Focus on Research May 2013

Focus on Research:

Grant Aids in Teaching SBIRT to Primary Care Residents

Jim Winkle, MPH
Jim Winkle, MPH
 John Muench, MD
John Muench, MD

By Jim Winkle, MPH; John Muench, MD

SBIRT stands for screening, brief intervention, and referral to treatment- an evidence-based, effective method to intervene in unhealthy alcohol and drug use, but that is currently under-used in the primary care setting in the United States.  

Our project, the SBIRT Oregon Primary Care Residency Initiative, is one of 18 residency curriculum projects supported by SAMHSA to teach the SBIRT method to primary care residents. We received this grant in 2008, and with six months left, we’re on track to train almost 400 internal, preventive, and family medicine residents throughout Oregon. As these physicians graduate from residency and enter their own medical practices, we can expect they will be more confident and better equipped to help patients with substance use problems and will make a meaningful difference in the health of our Oregon communities. 

Although our project was tasked with training residents specifically, we believed clinicians of the future would practice in the team-based environment of the “patient-centered medical home.” Consequently, our project taught a specific office process in which annual screening is conducted by clinic staff using paper or electronic medical record screening tools. We then taught resident physicians (and to a lesser extent, faculty) to perform patient-centered brief interventions through video examples and role play. Having completed a three-hour curriculum, residents returned to their clinics with office screening systems in place, ready to immediately take part in a process that can usually be carried out within the context of a 15-minute primary care visit. This clinic workflow was implemented in seven clinics: OHSU Richmond, OHSU South Waterfront, OHSU Gabriel Park, OHSU Internal Medicine, Providence Milwaukie, Providence SE Portland, and Cascades East.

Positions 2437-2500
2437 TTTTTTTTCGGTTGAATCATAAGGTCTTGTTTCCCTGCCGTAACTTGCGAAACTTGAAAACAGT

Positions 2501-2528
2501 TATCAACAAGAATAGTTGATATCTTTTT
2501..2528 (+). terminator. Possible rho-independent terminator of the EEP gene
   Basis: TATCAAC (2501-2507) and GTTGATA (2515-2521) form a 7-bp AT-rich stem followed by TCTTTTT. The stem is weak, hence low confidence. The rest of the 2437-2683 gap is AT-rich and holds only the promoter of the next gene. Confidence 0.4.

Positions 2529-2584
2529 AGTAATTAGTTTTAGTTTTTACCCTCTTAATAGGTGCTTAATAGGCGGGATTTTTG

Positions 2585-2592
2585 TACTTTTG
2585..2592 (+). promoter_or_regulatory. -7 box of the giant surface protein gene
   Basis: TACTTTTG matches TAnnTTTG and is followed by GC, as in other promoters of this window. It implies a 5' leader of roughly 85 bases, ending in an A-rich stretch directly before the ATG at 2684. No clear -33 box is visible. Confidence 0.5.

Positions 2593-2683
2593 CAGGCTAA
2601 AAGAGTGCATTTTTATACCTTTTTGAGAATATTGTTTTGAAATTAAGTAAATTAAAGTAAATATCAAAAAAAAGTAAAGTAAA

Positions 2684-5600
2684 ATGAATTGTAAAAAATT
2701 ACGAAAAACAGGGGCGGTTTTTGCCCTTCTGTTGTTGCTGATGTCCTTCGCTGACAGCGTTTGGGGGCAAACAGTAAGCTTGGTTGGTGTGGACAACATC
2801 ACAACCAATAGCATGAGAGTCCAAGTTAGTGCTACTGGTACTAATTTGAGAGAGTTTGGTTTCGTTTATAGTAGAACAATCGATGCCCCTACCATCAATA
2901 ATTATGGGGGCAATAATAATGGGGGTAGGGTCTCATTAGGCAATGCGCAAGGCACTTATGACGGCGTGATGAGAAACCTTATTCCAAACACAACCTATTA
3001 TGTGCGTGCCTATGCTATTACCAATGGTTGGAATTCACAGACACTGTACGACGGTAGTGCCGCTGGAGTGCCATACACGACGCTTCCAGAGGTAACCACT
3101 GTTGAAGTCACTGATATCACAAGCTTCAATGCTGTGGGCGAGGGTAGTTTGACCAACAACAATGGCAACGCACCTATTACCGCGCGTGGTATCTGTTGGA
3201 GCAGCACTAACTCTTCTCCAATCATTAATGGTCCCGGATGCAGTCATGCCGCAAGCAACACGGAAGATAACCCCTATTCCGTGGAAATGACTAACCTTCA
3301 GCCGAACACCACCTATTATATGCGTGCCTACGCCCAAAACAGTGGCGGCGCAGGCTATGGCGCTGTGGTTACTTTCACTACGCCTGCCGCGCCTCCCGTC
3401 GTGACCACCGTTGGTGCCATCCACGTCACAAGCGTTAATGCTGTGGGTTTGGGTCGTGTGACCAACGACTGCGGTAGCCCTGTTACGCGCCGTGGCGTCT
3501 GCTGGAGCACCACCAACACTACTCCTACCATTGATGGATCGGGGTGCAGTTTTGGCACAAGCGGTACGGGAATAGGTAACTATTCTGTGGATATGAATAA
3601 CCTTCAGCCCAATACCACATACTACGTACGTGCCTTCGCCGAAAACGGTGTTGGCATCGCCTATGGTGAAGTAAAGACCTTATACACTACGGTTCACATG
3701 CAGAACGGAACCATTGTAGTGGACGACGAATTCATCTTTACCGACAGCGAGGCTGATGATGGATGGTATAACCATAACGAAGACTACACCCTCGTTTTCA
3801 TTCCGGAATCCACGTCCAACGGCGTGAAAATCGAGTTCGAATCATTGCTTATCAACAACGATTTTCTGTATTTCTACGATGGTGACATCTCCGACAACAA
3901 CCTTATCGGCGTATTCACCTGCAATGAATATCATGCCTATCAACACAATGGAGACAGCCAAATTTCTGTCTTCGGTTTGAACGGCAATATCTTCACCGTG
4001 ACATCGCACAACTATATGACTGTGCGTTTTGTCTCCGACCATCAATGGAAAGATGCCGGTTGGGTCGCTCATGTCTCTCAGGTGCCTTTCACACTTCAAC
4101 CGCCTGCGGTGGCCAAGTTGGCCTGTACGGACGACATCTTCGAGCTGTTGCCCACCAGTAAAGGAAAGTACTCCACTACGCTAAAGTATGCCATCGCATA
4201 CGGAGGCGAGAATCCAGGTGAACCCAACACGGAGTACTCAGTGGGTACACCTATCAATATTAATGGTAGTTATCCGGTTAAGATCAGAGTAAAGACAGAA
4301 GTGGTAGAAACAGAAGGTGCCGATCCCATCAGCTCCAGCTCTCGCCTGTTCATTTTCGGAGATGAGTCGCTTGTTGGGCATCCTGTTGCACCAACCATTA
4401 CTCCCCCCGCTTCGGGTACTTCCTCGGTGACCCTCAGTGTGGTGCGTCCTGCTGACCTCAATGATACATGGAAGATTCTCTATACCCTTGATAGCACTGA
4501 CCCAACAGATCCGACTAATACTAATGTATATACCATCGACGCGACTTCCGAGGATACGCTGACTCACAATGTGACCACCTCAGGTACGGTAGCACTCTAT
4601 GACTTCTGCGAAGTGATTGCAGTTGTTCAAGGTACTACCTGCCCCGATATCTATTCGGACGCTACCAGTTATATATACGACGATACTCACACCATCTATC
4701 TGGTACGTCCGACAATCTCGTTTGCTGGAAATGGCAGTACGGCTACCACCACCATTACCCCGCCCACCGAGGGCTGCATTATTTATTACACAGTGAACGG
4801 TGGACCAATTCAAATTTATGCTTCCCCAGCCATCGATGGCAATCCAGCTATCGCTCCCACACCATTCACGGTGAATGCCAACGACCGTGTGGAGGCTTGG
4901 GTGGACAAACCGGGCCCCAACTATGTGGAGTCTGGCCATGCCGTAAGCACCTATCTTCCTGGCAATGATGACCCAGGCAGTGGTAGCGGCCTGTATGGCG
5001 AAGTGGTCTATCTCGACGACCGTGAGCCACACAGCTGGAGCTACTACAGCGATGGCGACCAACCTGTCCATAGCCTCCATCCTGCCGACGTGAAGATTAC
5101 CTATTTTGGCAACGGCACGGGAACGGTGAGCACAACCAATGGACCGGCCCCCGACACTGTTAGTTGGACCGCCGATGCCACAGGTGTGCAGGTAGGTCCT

Our project helped facilitate this workflow by creating new tools in four different electronic medical records systems (EMR) used by participating clinics. These tools, such as the SmartSet, SmartPhrase, and DocFlow sheet, automate the note taking portion of the visit, allow for screening results to be recorded, and make it easier for providers to bill accordingly. These tools will remain after the project expires and can be easily duplicated or used immediately by clinics who use OCHN EPIC.

More measurable achievements of our project include: 

  • Demonstrated and sustained improvements in resident attitudes, knowledge and behavior towards SBIRT
  • Clinic implementation rates of screening and brief intervention that would likely exceed SBIRT improvement targets expected to be set by the Oregon Health Authority
  • 4-5 manuscripts to be submitted for publication

Perhaps another legacy our project leaves behind is a website that acts as a one-stop resource for clinics wanting to download clinic tools and screening forms, watch training videos, or engage in an interactive online curriculum ( Google “SBIRT” and our project usually appears in the top 5 or 6 results. 

Looking towards the future, two major changes in the health care environment in Oregon have created a unique opportunity to widely implement and sustain SBIRT processes in primary care settings throughout the state:

  • The restructuring of healthcare financing through Coordinated Care Organizations (CCOs)
  • The presence of a shared electronic health record platform (OCHIN EPIC) that covers an ever greater proportion of uninsured and government insured patients in the state.

As our team applies for new funding, we look to coordinate SBIRT implementation with the development of Oregon’s CCOs to enhance the impacts and benefits from routine population-based screening, brief intervention and referral to treatment.